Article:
Bilateral Deafness and Skin Lesions in a 23-Year-Old Man

Sumaira Nabi, MBBS; Shahzad Ahmed, MBBS; Mazhar Badshah, MBBS

Disclosures

October 12, 2016

Discussion

NF2 was diagnosed on the basis of bilateral vestibular schwannomas. The typical subcutaneous lesions along with a positive family history further supported the diagnosis. The patient was given intravenous steroids and mannitol and was referred to the neurosurgery department for tumor resection.

Neurofibromatosis is a set of three distinct genetic syndromes: NF1, also known as von Recklinghausen disease; NF2; and schwannomatosis.[1] These are characterized by a variable number of cutaneous lesions coupled with various tumors of the central and peripheral nervous system.

NF2 has an autosomal dominant mode of inheritance, with variable expressivity and incomplete penetrance.[2] The disease was first described by Wishart[3] in 1822 and was further elaborated by von Recklinghausen and Cushing.[4] Affected individuals have multiple tumors of the nervous system. NF2 is associated with a paucity of skin lesions, unlike NF1. Bilateral vestibular schwannomas, intracranial and spinal meningiomas, and spine tumors are the most frequent neoplasms seen in these patients.[5,6]

The underlying genetic defect is mutation of the NF2 gene, which is located on chromosome 22; the NF2 gene normally produces merlin, a tumor suppressor protein.[7,8] The mutation is present in over 93% families affected by the syndrome. The estimated incidence ranges from 1 in 25,000 to 1 in 37,000.[9,10]

The age of onset varies; however, affected individuals usually present around age 20 years.[11] NF2 is a multisystem disorder, and the clinical features involve the central and peripheral nervous system and eyes, with a relative lack of involvement of skin.

Neurologic manifestations are secondary to various types of tumors. Vestibular schwannomas are benign but lead to progressive sensorineural deafness, vertigo, tinnitus, and balance dysfunction in different combinations and cause significant morbidity.[12,13] In untreated cases, these can extend and cause brainstem compression and hydrocephalus. Bilateral vestibular schwannomas that arise from the vestibular branch of the eighth cranial nerve are the diagnostic hallmark of NF2. Other cranial nerves are also involved, commonly cranial nerves V and VII.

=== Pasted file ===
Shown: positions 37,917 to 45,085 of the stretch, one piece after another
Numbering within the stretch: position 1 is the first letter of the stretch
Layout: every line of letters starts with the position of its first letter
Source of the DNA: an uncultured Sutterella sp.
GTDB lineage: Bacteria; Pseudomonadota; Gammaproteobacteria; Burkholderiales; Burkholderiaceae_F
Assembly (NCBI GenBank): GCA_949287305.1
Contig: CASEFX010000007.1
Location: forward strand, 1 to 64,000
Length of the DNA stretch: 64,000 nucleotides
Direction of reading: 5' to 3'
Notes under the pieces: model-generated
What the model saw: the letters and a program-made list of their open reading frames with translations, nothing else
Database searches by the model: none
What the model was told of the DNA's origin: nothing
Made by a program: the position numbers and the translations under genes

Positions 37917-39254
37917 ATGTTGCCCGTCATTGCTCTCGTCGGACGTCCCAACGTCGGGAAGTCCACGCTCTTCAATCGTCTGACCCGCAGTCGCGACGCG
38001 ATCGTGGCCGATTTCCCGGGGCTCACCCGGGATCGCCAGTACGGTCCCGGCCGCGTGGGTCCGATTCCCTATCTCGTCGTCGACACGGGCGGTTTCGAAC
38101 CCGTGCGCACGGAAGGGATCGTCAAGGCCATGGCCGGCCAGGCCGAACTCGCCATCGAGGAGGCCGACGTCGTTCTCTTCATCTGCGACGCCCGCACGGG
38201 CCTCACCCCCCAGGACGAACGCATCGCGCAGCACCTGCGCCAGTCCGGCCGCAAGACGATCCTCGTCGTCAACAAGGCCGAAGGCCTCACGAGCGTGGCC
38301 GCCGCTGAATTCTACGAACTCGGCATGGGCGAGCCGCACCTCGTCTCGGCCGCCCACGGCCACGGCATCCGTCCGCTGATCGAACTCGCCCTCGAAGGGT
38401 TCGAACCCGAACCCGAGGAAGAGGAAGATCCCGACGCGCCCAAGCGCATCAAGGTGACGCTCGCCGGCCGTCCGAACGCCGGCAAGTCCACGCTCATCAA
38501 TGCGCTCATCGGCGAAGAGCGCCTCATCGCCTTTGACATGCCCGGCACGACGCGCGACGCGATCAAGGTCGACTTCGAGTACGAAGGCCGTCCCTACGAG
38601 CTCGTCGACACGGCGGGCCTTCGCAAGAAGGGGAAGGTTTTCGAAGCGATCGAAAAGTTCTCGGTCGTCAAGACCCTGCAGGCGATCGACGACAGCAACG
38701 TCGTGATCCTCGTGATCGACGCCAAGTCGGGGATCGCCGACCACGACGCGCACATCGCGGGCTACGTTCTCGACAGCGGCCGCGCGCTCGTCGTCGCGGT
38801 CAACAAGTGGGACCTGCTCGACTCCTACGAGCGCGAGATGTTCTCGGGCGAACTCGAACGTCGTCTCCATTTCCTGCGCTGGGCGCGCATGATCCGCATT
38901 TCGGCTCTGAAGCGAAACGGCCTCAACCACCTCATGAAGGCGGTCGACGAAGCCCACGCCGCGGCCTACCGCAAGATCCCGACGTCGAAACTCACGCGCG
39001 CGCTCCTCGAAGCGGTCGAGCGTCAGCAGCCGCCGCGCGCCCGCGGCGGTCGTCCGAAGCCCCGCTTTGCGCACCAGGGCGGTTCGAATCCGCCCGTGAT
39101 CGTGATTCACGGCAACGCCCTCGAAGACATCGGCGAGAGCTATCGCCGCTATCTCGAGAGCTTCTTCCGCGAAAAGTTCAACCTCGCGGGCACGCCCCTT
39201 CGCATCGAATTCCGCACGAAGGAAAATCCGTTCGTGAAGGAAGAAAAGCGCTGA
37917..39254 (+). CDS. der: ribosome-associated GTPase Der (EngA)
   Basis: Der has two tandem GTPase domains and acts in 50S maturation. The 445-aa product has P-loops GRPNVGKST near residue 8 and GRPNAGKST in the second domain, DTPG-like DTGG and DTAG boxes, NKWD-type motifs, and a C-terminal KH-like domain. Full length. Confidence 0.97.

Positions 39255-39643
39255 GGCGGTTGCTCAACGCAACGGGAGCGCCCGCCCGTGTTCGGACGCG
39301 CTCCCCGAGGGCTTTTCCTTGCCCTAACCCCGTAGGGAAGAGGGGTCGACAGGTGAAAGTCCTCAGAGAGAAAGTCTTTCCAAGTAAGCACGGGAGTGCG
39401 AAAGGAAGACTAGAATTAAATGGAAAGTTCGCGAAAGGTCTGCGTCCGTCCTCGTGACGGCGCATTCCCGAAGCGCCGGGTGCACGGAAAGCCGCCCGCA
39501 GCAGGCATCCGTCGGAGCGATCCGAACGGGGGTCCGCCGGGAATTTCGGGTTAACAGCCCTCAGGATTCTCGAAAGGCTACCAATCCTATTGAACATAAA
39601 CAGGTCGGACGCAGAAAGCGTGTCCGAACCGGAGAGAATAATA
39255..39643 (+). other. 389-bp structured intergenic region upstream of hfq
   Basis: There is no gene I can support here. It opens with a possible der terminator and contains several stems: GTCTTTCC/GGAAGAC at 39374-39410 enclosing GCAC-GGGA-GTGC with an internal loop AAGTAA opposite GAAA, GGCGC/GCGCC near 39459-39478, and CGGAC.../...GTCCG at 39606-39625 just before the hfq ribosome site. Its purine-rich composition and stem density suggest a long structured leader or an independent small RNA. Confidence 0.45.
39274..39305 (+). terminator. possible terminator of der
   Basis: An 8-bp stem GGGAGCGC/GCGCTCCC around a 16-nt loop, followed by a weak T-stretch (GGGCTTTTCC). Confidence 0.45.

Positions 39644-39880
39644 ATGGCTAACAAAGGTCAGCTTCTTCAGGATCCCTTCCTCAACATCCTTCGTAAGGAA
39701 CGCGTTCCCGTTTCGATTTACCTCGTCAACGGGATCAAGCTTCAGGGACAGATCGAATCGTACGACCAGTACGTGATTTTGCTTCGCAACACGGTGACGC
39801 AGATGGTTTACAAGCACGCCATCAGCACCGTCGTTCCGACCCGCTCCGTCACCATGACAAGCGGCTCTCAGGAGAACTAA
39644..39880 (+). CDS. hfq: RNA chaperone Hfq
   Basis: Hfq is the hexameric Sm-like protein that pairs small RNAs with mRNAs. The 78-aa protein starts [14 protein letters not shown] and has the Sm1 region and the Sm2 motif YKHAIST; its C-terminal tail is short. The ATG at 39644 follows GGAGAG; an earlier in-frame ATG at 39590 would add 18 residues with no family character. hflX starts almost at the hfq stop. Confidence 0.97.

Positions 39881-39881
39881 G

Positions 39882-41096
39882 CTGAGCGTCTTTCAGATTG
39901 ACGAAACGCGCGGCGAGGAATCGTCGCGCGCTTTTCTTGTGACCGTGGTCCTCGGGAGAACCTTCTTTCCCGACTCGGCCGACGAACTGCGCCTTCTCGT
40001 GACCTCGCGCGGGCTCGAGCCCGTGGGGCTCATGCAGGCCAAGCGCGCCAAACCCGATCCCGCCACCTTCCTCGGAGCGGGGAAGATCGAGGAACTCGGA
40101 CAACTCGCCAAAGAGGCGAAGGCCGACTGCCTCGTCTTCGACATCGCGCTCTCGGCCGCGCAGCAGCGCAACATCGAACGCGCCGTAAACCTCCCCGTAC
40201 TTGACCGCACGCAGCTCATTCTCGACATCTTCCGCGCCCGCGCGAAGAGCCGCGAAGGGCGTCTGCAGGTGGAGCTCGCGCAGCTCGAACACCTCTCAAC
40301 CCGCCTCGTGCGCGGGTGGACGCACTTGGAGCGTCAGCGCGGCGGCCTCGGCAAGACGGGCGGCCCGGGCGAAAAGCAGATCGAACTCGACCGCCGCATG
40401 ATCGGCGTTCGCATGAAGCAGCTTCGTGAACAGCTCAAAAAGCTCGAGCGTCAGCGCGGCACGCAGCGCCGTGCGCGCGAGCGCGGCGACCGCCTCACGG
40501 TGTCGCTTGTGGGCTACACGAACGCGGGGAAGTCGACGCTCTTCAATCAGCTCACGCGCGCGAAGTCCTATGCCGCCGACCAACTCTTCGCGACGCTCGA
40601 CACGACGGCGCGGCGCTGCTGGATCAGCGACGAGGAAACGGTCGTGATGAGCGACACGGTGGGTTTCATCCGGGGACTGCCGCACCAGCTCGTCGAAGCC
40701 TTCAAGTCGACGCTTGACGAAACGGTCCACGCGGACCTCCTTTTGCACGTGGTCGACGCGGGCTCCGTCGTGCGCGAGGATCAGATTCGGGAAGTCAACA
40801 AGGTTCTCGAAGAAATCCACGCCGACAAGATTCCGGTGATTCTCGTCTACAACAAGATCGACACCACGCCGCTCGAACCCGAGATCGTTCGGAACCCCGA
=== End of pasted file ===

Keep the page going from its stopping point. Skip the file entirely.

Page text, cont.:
Intracranial meningiomas, ependymomas, and gliomas lead to focal neurologic signs, headache, visual impairment, and seizures.[14] Meningiomas may be single or multiple and arise much earlier than sporadic ones.[15] These tend to be more aggressive, with higher chances of anaplasia. Cranial and peripheral nerve schwannomas are also seen.[16] Those ramifying from the dorsal root tend to assume a characteristic "dumbbell" shape. Extra- and intramedullary spinal tumors present with paresthesias, limb weakness, and sphincter dysfunction. Neuropathy can present as mononeuropathy that involves a single nerve, or peripheral polyneuropathy with loss of reflexes and muscle wasting.[17]

Ophthalmologic involvement is seen in the form of cataracts, posterior subcapsular lenticular opacities, optic nerve meningioma, and retinal hamartomas.[10] Cataracts are the most frequently encountered ocular manifestation. All of these can lead to visual dysfunction.

Cutaneous manifestations are less frequent and subtle in NF2 compared with NF1.[13,18,19] Subcutaneous neurofibromas are usually seen in 50%-70% of patients. Intracutaneous schwannomas are occasionally seen. Some patients may also have pigmented plaques often with excess hair. Café au lait spots are rarely seen. Axillary or inguinal freckling, Lisch nodules, and malignant transformation of tumors very rarely occur in NF2, unlike in NF1, which is associated with florid skin lesions.

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